A recap of the Maxwell architecture
We were actually going to take you all the way back to Fermi here, but after collating all of the research to take that seven-year trip down memory lane, we realised that a backdrop of Maxwell and Maxwell 2 is enough. You see, Maxwell never really showed up in true Tesla form like GP100 has for Pascal. Even the biggest manifestation of the Maxwell 2 microarchitecture, GM200, made some design choices that were definitely focused on satisfying consumer GeForce customers, rather than the folks that might have wanted to buy it in Tesla form for HPC applications.
Key for those HPC customers is support for double-precision arithmetic, or FP64. FP64 is something that has no real place in what you might call a true GPU, because of the nature of graphics rendering itself. That capability is needed for certain HPC applications and algorithms, though, especially those where a highly-parallel machine that looks a lot like a GPU is a good fit, and for those tasks that have a ratio of FP64 to lesser-precision computation that’s much more in favour of having a lot of FP64 performance baked into the design.
You’d expect a HPC-focused Maxwell to have at least a 1/3 FP64-to-FP32 throughput ratio like that of the big Kepler chip, GK110, that came before it. Instead, GM200 had almost the bare minimum of FP64 performance—1/32 of the FP32 rate—without cutting it out of the design altogether. We’ll circle back to that thought later. The rest of the Maxwell microarchitecture, especially in Maxwell 2, was typical of a graphics-focused design. It's also typical of the way Nvidia has scaled out its designs in recent generations: from the building block of a streaming multiprocessor, or SM, upwards.
Nvidia groups a number of SMs in a structure that could stand on its own as a full GPU, and it calls those structures graphics processing clusters, or GPCs. Indeed, they do operate independently. A GPC has everything needed to go about the business of graphics rendering, including a full front-end with a rasterizer, the SMs that provide all of the GPC's compute and texturing ability, the required fixed-function bits like schedulers and shared memory, and a connection to the outside world and memory through the company's now-standard L2 cache hierarchy.
Maxwell GPCs contain four SMs. Each Maxwell SM is a collection of four 32-wide main scalar SIMD ALUs, each with its own scheduler. Each of the 32 lanes in the SIMD operate in unison, as you’d expect a modern scalar SIMD design to. Texturing hardware also comes along for the ride in the SM to let the GPU get nicer access to spatially coherent (and usually filtered) data. Normally, that data is used to render your games, but it can also do useful things for compute algorithms. Fusing off the texture hardware for HPC-focused designs doesn’t make too much sense—unless you’re trying to hide that the chip used to be a GPU, of course. Each Maxwell SM offers eight samples per clock of texturing ability.
GM200 uses six GPCs, so it has six front-ends, six rasterisers, six sets of back-ends and connections to the shared 3MB of L2 cache in its memory hierarchy, and a total of 24 SMs (and thus 24 times 4 times vec32 SIMDs, and 24 times 8 samples per clock of texturing capability) across the whole chip. With clock speeds of 1GHz or more in all of its shipping configurations, and speeds that are often even greater in its GeForce GTX 980 Ti form—especially the overclocked partner boards—it’s the most powerful single GPU that’s shipped to date.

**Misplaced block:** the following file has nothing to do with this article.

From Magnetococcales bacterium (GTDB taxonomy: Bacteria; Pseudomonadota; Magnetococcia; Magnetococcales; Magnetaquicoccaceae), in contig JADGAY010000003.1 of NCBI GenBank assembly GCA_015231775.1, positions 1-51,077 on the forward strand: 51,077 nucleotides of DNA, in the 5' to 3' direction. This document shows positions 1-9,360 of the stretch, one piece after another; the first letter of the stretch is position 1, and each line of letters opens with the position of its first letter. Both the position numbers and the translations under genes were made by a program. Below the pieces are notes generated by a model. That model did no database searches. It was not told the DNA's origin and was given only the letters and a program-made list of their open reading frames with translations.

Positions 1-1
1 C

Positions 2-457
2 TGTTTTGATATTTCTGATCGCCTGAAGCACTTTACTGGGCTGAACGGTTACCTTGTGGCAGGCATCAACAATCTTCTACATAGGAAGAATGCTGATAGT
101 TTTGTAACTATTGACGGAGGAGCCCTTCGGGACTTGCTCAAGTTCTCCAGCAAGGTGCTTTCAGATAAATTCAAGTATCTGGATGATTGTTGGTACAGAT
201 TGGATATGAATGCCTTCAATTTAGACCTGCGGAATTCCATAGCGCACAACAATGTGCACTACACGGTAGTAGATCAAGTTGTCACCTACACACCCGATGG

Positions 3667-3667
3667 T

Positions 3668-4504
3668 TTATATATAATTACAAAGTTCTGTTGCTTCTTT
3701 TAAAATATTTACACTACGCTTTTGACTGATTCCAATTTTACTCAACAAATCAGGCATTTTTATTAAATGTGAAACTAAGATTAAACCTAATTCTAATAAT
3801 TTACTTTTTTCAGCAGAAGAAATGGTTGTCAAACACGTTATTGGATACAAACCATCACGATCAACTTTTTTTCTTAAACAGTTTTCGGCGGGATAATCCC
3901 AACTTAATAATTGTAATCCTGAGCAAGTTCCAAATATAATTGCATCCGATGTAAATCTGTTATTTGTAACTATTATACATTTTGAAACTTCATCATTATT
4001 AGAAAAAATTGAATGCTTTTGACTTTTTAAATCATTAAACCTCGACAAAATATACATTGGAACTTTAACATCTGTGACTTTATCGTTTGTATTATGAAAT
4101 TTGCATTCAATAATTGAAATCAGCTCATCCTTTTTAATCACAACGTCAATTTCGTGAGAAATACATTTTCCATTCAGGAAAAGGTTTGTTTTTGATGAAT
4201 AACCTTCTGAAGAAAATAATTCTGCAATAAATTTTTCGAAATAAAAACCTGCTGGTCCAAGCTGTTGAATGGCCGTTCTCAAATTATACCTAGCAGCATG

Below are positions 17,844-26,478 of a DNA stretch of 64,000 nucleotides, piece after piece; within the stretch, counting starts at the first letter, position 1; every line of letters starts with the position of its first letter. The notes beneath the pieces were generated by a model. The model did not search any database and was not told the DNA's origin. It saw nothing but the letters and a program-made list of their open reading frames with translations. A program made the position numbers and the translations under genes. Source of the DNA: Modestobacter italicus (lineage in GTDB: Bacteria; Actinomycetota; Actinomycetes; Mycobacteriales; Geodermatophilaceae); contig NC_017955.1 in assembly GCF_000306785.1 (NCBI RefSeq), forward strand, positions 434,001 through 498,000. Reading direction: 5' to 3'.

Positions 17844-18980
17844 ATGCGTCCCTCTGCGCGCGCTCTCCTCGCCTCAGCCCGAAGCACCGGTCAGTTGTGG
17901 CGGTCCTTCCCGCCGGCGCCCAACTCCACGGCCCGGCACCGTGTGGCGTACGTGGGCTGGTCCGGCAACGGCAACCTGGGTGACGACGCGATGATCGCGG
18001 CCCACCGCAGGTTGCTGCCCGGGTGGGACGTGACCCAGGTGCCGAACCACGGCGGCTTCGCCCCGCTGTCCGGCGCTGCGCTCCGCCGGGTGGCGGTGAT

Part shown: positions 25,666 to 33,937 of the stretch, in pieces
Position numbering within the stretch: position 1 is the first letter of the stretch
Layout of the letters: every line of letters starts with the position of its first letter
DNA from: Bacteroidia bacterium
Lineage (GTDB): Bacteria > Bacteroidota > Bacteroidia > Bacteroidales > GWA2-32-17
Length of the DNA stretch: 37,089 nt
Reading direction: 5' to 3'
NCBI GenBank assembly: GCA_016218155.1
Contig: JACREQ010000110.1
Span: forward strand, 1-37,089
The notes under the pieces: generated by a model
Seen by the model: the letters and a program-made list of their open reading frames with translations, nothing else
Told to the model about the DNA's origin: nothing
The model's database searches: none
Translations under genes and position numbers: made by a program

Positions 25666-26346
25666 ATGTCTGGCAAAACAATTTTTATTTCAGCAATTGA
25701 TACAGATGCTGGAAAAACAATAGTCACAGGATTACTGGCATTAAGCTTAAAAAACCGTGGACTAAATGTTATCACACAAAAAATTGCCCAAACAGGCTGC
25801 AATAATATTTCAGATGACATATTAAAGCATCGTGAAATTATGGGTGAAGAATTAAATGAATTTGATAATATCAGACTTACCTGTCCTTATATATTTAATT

If GM200 sounds big, that’s because it absolutely is. At just over 600mm², fabricated by TSMC on its 28-nm high-performance process technology, it’s pretty much the biggest GPU Nvidia could have made before tipping over the edge of the yield curve. Big GPUs lend themselves to decent yields, because it’s easy to sell them in cut-down form. You still need the yield to be decent to extract a profit from a GPU configured with the bits you are able to turn on against the competitive landscape of the day, though.
So that’s our GP100 backdrop in a nutshell. What I’m trying to get at by painting yet another picture of the big Maxwell is that it’s mostly just a big consumer GPU, not an HPC part. Maxwell's lack of FP64 performance hurts its usefulness in HPC applications, and Nvidia can’t ignore that forever. Intel is shipping its new Knights Landing (KNL) Xeon Phi now. That product is an FP64 beast. It's also capable of tricks that other GPU-like designs can’t pull off, like booting an OS by itself. That's because each of its SIMD vector units is managed by a set of decently-capable x86 cores.
Our Maxwell and GM200 recap highlights the fact that GP100 has its work cut out in a particular field: HPC. Let’s take a 10,000-foot view of how it’s been designed to tackle that market as an overall product before we dive into some of the details.
|TR's 2017 Christmas giveaway: goodies from MSI, Antec, and OCZ||15|
|VESA DisplayHDR attempts to demystify HDR-capable monitors||16|
|BenQ EW277HDR brings HDR10 in reach of mere mortals||5|
|Intel Pentium Gold chips now have Silver siblings||31|
|Acer ProDesigner PE320QK is big on size and color accuracy||2|
|Thermaltake's Nemesis Switch has enough buttons for all your macros||17|
|Zotac Gaming MEK1 PCs have the requisite pieces of flair||9|
|Toshiba's latest hard drives store 14 TB without shingles||66|
|Friday deals: a motherboard trio, a cheap CLC, and a rodent||11|
|I liked it better when they called these chips "Atom". It was a more clear distinction. "Pentium Gold" is Kaby Lake. "Pentium Silver" is Gemini Lake (...||+11|